Capsule Review: 2013 Lincoln MKZ

Derek Kreindler
by Derek Kreindler
capsule review 2013 lincoln mkz

“Quality means doing it right when no one is looking.” – Henry Ford

Anyone who aspires to review cars should give Mary Walton’s “ Car: A Drama of the American Workplacea careful examination. In 392 pages, Walton introduces us to the men and women who went through the gruelling task of designing, engineering and planning DN101, the second-generation Ford Taurus that was meant to dethrone the Toyota Camry once and for all from its spot as America’s favorite car. Only the hardest of hearts would fail to identify with the Ford staffers who spent billions of dollars and countless hours slaving away at a project that ultimately flopped in the marketplace. I know it gave me pause for a long time when it came time to review a car. I began to second guess whether it was right to harp on some poorly fitting trim or wonky steering feel or a carried-over powertrain. Surely, someone wanted to do better, but budget constraints, infighting or other external factors must have conspired to taint their platonic ideal of an automobile.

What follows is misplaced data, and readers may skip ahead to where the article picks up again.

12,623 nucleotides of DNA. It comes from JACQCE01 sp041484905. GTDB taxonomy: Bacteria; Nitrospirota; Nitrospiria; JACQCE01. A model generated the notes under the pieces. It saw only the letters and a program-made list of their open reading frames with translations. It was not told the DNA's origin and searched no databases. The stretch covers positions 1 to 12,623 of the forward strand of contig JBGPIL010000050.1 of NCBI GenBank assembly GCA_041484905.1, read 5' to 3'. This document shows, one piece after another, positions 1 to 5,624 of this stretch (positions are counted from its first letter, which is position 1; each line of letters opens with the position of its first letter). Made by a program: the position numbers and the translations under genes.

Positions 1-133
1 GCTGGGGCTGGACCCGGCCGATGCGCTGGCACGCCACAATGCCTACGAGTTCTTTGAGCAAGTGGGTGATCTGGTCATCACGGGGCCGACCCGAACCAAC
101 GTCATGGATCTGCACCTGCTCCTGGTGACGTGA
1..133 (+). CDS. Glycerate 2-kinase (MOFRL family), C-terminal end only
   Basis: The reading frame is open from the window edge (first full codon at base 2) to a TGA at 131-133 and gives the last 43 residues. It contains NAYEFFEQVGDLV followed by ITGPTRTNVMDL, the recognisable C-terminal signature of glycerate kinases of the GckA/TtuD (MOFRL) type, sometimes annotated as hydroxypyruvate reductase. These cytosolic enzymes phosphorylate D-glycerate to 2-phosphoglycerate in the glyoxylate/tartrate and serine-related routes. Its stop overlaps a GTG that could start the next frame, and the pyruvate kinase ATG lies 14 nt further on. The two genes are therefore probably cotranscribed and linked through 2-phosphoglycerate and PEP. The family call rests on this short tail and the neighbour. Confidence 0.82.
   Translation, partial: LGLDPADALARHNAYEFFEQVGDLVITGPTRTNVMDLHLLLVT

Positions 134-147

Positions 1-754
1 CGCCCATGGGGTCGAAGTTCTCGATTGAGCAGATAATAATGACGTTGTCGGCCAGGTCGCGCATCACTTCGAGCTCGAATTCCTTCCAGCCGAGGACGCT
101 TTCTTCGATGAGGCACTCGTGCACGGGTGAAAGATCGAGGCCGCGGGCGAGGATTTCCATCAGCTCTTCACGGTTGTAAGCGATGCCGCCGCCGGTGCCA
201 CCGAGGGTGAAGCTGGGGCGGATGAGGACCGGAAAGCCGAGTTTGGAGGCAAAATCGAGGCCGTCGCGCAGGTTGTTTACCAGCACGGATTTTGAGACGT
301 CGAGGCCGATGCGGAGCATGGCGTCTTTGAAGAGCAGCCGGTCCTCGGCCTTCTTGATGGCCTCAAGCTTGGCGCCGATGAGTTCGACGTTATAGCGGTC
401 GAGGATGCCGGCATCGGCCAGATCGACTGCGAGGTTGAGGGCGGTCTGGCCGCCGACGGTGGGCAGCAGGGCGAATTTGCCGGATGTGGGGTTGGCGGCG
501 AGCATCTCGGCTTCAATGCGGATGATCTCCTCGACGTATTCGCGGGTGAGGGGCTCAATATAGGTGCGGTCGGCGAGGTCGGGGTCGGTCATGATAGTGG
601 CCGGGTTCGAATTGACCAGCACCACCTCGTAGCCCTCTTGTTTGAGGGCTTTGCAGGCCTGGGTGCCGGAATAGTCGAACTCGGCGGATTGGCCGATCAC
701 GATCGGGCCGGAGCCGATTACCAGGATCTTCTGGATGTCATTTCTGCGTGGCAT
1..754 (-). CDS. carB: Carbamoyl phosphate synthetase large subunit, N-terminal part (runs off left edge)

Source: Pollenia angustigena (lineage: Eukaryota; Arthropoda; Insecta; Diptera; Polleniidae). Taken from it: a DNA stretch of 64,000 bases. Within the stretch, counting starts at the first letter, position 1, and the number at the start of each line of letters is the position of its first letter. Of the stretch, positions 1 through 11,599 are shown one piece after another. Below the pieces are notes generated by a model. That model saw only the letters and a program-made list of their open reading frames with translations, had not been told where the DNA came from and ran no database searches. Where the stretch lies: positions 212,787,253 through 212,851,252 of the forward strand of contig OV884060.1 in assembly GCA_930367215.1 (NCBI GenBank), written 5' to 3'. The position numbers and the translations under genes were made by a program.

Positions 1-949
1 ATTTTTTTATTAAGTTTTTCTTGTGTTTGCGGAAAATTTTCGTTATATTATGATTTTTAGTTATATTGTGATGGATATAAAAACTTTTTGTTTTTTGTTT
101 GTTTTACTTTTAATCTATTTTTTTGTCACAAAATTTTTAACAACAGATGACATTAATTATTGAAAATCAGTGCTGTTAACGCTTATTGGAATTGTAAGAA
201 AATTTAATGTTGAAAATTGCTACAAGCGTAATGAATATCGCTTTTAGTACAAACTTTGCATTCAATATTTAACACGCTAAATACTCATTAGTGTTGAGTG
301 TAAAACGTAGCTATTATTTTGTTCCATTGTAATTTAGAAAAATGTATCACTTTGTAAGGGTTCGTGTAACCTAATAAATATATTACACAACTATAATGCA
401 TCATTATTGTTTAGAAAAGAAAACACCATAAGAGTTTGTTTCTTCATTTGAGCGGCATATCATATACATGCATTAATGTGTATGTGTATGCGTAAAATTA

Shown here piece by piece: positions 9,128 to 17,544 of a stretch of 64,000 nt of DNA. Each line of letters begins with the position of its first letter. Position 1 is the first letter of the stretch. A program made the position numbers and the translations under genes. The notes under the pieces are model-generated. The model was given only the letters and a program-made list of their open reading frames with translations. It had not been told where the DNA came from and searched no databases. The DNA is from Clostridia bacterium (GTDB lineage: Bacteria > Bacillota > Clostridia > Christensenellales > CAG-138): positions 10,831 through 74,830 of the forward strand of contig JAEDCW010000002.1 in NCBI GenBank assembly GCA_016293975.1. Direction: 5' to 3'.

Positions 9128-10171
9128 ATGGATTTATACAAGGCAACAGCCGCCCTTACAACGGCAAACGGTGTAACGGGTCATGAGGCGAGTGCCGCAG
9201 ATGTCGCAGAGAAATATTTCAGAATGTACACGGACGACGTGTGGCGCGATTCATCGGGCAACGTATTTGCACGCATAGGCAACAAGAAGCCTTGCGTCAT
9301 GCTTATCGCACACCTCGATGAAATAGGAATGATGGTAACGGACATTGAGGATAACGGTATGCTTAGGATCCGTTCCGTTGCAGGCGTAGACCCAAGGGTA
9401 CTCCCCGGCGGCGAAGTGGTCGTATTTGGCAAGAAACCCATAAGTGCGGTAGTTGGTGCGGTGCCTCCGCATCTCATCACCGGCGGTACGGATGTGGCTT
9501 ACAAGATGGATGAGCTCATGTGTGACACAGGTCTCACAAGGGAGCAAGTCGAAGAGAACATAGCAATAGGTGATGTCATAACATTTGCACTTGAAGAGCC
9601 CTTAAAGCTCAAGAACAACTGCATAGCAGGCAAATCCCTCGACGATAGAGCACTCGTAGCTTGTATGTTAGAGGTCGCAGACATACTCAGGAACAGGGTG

And then I spoke to someone who worked at Ford and told me the story of their mother’s car shopping experience. “I went to the Lincoln dealer with her to look at a new MKZ,” he told me. “I was there, wearing my Ford jacket, picking the car apart on the showroom floor, cussing and spitting tobacco into a cup. There was flash (extra plastic that hasn’t been filed away) on the fascia. The fit was poor.

That’s also how much you’ll have to fork over, before any incentives or rebates, for this car. A car that is approaching $50,000, but has a fuel filler door that spontaneously pops open every morning and hangs like a limp appendage.